Of course, the propaganda these days is that everybody who operates in the informal sector is bad, because they don’t pay tax. But that is incorrect. As we have written in the past, a bulk of the individuals working in the sector do not come under the tax bracket and hence, they don’t pay tax. Hence, painting everyone with the same brush is neither fair nor required.

Having said that, there are people and firms operating in the informal sector not paying their fair share of taxes. This means the income tax department needs more efficient targeting, instead of painting everyone with the same brush, as the government has been doing since November 2016. But that is easier said than done.

Propaganda is way easier than doing the right things.

The column originally appeared on Equitymaster on March 22,2018.

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Corporates Responsible for More Than 80% of Bad Loans of Public Sector Banks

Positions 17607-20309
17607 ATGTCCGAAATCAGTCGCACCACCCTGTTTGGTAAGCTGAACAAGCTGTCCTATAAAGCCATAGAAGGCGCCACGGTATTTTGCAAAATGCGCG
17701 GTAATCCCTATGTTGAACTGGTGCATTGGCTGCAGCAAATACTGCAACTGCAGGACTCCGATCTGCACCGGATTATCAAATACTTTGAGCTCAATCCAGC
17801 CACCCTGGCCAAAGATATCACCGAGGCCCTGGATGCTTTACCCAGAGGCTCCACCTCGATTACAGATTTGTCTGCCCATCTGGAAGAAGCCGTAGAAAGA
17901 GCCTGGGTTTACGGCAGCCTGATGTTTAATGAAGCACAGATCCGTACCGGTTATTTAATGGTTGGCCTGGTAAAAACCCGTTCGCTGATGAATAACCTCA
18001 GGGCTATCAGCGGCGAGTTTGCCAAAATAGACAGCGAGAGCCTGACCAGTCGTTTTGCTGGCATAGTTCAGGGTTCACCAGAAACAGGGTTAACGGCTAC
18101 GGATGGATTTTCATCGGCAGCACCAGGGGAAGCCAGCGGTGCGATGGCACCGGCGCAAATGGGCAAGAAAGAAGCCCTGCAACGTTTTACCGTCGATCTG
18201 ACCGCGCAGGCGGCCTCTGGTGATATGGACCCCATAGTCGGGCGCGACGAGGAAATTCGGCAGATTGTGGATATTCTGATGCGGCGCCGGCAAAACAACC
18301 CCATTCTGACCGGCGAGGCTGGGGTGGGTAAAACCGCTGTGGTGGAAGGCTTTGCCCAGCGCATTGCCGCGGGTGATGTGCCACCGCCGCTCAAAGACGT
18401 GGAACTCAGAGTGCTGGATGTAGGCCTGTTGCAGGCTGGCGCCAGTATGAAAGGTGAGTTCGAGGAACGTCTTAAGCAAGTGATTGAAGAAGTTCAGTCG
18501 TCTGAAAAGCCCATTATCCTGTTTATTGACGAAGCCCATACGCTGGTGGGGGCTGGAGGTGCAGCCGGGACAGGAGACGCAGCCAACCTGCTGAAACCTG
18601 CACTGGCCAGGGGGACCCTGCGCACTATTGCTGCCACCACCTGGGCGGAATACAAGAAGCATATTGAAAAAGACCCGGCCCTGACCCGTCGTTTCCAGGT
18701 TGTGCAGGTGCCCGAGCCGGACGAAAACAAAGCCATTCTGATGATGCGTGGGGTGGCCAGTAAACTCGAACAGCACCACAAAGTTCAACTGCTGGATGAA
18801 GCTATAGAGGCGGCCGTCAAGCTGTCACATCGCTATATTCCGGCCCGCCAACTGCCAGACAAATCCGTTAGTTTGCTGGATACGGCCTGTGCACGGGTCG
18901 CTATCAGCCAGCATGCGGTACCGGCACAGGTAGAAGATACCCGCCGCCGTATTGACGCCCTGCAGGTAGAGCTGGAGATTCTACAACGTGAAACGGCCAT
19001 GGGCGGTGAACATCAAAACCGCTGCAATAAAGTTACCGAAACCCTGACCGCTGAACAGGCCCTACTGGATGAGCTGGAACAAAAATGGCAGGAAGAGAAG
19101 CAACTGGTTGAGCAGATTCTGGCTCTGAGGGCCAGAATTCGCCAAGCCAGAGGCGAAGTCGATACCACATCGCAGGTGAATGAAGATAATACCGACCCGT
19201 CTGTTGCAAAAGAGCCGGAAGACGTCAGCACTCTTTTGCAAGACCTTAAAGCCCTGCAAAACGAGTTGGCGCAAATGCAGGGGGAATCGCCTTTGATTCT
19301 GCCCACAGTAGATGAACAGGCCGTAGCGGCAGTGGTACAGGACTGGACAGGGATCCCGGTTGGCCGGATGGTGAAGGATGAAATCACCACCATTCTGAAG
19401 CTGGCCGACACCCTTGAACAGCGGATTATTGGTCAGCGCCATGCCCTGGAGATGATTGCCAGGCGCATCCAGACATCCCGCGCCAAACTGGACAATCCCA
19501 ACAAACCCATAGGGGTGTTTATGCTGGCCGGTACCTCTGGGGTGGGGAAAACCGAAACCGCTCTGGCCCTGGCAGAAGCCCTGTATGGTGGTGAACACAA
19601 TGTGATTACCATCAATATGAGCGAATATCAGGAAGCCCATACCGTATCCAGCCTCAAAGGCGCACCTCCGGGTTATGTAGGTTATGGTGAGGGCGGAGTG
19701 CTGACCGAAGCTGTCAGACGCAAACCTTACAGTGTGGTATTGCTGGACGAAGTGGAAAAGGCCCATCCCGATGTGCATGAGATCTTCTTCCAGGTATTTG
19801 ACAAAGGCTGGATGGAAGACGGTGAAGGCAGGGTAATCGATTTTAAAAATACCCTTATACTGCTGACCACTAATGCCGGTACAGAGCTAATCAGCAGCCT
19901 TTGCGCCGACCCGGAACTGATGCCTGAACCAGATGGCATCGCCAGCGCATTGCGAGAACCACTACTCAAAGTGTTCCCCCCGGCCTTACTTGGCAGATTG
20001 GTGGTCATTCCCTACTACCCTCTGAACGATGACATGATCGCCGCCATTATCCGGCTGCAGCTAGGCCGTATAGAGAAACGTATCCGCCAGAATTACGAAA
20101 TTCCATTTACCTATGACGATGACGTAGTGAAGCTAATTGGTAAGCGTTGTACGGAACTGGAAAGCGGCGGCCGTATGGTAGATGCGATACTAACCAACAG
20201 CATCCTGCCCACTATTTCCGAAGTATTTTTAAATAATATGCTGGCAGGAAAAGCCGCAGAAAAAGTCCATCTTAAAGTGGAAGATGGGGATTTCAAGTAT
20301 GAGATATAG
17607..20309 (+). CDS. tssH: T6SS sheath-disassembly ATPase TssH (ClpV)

One of the points that we have been making regularly in our columns and Letters is that public sector banks should not be lending to corporates. And now we have found more data to back it.

In a written answer to a question raised in the Lok Sabha, the government provided data regarding the accumulated bad loans across different areas of lending. Bad loans are basically loans on which repayment has been due for 90 days or more.

Take a look at Table 1.

Table 1:

As on March 31, 2017 Industry Agriculture and
Allied Activities
Services Retail Loans Other loans
Total NPAs 4,70,084 57,021 84,686 23,795 5,470